In hashing data structure, with the help of hash functions, the large keys are easily converted to small keys. The objects are stored using these keys in the data structure, this is called a hash table. The motive of hashing data structure is to uniformly distribute entries (key/value pairs) across the storage.
Every object is assigned a unique key, which is basically a hash key. By using this hash key, you can access the object in O(1) complexity. When we search an object using a hash key, the hash table calculates the index internally that further tells where an object can be present.
A hash function is a function which is used for mapping the data of arbitrary size to fixed-size values. The fixed-sized values returned by a hash function are called hash values, hash codes, digests, or just hashes. The values are accustomed to index a fixed-size table called a hash table. The usage of a hash function to index a hash table to address scatter storage is called hashing.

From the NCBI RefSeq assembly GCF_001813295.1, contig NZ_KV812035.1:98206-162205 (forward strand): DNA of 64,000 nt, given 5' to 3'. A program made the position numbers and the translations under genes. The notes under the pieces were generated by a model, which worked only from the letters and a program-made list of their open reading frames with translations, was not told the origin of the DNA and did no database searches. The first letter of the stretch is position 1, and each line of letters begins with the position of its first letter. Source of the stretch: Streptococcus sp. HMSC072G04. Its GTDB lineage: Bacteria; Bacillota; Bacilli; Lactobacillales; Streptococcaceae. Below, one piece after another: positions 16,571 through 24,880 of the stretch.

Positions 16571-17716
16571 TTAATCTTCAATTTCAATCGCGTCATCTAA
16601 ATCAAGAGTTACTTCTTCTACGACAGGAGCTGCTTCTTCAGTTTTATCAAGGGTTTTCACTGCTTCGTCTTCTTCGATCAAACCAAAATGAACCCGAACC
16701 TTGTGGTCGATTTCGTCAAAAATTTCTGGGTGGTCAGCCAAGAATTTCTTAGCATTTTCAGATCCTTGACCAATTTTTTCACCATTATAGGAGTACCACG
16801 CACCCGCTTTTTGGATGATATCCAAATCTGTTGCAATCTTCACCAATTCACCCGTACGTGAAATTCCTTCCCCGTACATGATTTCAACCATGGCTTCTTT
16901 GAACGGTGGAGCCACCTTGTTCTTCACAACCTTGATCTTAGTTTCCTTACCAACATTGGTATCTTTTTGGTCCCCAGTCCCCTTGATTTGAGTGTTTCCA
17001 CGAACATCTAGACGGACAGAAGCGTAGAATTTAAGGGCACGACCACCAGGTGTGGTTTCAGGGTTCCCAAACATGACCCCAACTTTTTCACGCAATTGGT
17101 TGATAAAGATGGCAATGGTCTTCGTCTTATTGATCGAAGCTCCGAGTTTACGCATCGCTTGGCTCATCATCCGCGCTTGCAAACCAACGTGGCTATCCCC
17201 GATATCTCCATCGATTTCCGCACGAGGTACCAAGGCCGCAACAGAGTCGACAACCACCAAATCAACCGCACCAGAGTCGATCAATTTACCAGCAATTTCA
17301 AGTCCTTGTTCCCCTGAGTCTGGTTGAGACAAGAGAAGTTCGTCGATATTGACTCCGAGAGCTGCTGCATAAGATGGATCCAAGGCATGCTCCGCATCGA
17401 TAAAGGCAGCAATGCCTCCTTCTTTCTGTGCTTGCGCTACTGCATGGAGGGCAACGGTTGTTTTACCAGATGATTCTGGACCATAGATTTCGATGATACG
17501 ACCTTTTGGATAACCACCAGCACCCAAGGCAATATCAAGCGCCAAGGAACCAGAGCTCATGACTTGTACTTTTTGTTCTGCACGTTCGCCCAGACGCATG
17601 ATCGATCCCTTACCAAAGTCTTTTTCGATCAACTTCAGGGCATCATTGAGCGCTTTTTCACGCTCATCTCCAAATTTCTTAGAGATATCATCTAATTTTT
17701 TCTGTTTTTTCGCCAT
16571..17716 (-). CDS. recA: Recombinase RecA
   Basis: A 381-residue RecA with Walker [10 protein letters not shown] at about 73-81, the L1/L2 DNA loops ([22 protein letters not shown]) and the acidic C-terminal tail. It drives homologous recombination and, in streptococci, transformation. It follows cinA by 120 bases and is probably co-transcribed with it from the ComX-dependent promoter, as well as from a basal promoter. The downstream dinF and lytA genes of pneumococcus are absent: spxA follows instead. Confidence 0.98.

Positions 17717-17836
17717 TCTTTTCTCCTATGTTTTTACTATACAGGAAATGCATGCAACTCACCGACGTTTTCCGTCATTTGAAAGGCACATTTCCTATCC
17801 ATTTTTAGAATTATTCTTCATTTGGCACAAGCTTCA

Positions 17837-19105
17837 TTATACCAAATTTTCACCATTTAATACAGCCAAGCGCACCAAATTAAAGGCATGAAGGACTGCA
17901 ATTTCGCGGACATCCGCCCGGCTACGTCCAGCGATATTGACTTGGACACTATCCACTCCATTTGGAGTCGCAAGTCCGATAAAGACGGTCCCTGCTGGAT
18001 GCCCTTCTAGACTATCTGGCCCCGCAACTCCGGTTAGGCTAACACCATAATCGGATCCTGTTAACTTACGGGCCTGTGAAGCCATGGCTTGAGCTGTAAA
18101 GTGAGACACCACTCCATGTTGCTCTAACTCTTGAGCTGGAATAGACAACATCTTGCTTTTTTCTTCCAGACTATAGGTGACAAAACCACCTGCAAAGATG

A hash function takes an input as a key, which is related to a datum or record and accustomed to identify it to the info storage and retrieval application. The keys could also be fixed length, like an integer, or variable length, sort of a name. In some cases, the key’s the datum itself. The output of hash table will be a hash code used for indexing a hash table holding the information or records.
A hash function mainly perform three functions:
- Convert the variable length keys into fixed length (usually machine word length or less) values, by minimizing them by words or other units employing a parity-preserving operator like ADD or XOR.
- Shift the bits of the keys in specific order that the resulting values are uniformly distributed over the key range.
- Map the key values to the objects.
A hash table is basically a data structure which implements an associative array of abstract data type, a structure that maps keys to values. Hash function is used by a hash table to calculate an index, also known as hash code, into arrays or buckets, from which the specified values can be found. When data lookup is required, the keys are hashed and the resulting hash represents where the corresponding value can be found.